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John Zaixin Zhang

 
 
 

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Featherstone on Postmodernism  

2009-02-26 20:39:38|  分类: 后结构理论 |  标签: |举报 |字号 订阅

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Featherstone, Mike. “Postmodernism and the Aestheticization of Everyday Life.”

Modernity and Identity. Eds. Scott Lash and Jonathan Friedman. Oxford: Blackwell, 1992. 265-90.

270

       For Adorno the increasing dominance of exchange value not only obliterated the original use-value of things and replaced it by abstract exchange-value, but it left the commodity free to take on an ersatz or secondary use-value, what Baudrillard was later to refer to as ‘sign-value.’ The centrality of the commercial manipulation of images through advertising, the media and the displays, performances and spectacles of the urbanized fabric of daily life therefore entails a constant re-working of desires through images. Hence the consumer society must not be regarded as only releasing a dominant materialism, for it also confronts people with dream-images which speak to desires, and aestheticize and de-realize reality (Haug 1986: 52; 1987: 123). It is this aspect which has been taken up by Baudrillard and Jameson, who emphasize the new and central role which images play in the consumer society which gives culture an unprecedented importance. For Baudrillard it is the built-up, dense and seamless, all-encompassing extent of the production of images in contemporary society which has pushed us towards a qualitatively new society in which the distinctions between reality and image become effaced and everyday life becomes aestheticized: the simulational world or postmodern culture.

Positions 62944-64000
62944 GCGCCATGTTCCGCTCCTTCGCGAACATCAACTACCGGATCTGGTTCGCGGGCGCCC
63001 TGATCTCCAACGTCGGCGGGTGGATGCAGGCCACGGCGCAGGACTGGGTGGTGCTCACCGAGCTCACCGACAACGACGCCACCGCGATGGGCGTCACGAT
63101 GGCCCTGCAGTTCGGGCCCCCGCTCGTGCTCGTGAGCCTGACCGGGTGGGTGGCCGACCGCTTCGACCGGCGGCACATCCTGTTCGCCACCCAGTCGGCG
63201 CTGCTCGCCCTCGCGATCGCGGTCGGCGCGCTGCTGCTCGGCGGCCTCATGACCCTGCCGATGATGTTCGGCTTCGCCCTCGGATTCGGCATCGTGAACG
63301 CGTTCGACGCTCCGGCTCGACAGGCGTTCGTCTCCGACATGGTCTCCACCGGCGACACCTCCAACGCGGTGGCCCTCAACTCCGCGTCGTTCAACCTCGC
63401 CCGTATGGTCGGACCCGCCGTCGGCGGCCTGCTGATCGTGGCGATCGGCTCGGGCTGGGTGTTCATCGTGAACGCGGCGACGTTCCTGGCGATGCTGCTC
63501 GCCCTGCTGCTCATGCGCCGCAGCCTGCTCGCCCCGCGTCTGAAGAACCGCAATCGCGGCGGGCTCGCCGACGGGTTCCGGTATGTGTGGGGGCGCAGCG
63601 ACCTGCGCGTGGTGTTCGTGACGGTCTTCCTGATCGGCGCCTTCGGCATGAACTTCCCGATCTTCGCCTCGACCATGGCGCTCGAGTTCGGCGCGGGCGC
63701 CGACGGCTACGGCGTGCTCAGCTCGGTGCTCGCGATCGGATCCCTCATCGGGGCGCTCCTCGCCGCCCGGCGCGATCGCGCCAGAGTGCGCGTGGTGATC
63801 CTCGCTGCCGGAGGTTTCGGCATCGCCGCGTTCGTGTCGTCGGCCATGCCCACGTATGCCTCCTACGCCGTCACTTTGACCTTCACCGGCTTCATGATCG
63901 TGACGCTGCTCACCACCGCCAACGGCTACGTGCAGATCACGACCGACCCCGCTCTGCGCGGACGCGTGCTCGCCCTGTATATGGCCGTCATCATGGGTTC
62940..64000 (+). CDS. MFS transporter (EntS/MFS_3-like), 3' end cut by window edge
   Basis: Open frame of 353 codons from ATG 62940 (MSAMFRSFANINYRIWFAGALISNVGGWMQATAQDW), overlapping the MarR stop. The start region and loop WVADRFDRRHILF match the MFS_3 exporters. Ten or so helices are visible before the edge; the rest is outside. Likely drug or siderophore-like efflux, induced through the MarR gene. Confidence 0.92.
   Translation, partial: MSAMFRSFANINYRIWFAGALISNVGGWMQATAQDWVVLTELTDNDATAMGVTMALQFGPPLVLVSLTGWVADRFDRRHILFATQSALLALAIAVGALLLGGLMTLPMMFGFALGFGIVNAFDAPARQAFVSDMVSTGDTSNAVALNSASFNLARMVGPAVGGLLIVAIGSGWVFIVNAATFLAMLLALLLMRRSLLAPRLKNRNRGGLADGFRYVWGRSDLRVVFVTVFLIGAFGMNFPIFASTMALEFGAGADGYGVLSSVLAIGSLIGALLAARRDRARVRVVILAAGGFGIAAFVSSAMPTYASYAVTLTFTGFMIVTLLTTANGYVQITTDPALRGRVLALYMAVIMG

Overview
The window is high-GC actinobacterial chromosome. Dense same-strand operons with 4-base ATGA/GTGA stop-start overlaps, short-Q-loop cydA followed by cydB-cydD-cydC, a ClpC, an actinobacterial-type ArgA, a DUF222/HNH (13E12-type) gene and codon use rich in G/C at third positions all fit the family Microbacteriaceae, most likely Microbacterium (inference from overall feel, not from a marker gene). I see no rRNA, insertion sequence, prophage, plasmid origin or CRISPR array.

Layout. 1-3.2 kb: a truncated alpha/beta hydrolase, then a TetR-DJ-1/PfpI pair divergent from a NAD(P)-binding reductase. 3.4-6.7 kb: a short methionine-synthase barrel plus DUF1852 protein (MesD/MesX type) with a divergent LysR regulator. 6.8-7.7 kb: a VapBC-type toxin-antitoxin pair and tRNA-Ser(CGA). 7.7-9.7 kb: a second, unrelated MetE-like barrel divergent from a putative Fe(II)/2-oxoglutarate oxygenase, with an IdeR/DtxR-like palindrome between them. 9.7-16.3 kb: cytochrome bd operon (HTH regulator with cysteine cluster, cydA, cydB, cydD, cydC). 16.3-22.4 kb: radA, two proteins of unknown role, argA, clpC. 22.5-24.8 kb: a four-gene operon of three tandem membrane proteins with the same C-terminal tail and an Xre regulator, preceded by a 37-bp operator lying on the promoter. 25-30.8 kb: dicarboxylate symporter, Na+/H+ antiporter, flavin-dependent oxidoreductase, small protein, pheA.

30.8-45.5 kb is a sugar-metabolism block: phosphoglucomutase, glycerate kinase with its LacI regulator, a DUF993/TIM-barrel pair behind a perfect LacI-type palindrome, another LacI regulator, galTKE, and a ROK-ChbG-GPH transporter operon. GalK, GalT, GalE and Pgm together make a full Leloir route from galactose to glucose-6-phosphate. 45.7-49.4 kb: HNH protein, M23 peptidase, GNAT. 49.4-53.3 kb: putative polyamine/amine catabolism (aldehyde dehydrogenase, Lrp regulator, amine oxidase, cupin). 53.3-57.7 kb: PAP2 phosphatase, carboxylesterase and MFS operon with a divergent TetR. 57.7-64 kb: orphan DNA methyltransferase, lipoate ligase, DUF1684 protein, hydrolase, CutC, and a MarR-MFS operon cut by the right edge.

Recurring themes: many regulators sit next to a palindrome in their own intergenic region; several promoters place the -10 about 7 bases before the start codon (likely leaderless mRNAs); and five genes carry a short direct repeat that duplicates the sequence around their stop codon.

271

       In his earlier writings on the consumer society Baudrillard developed a theory of the commodity-sign, in which he pointed to the way in which the commodity has become a sign in the Saussurean sense, with its menaing arbitrarily determined by its position in a self-referential set of signifiers. In his more recent writings Baudrillard (1983a, b) has pushed this logic even further to draw attention to the overload of information provided by the media, which now confront us with an endless flow of fascinating images and simulations, so that ‘TV is the world.’ In Simulations Baudrillard (1983b): 148) states that in this hyperreality the real and the imaginary are confused and aesthetic fascination is everywhere, so that ‘a kind of non-intentional parody hovers over everything, of technical simulating, of indefinable fame to which is attached an aesthetic pleasure.’ For Baudrillard (1983b: 151) art ceases to be a separate enclaved reality; it enters into production and reproduction so that everything, ‘even if it be the everyday and banal reality, falls by this token under the sign of art, and becomes aesthetic.’ The end of the real and the end of art moves us into a hyperreality in which the secret discovered by surrealism becomes more widespread and generalized. ‘We live everywhere already in an “aesthetic” hallucination of reality’ (Baudrillard 1983b: 148). [J. Baudrillard. Simulations. New York: Semiotext(e), 1983.]

271-2

       Baudrillard (151): “And so art is everywhere, since artifice is at the very heart of reality. And so art is dead, not only because its critical transcendence is gone, but because reality itself, [272] entirely impregnated by an aesthetic which is inseparable from its own structure, has been confused with its own image.”

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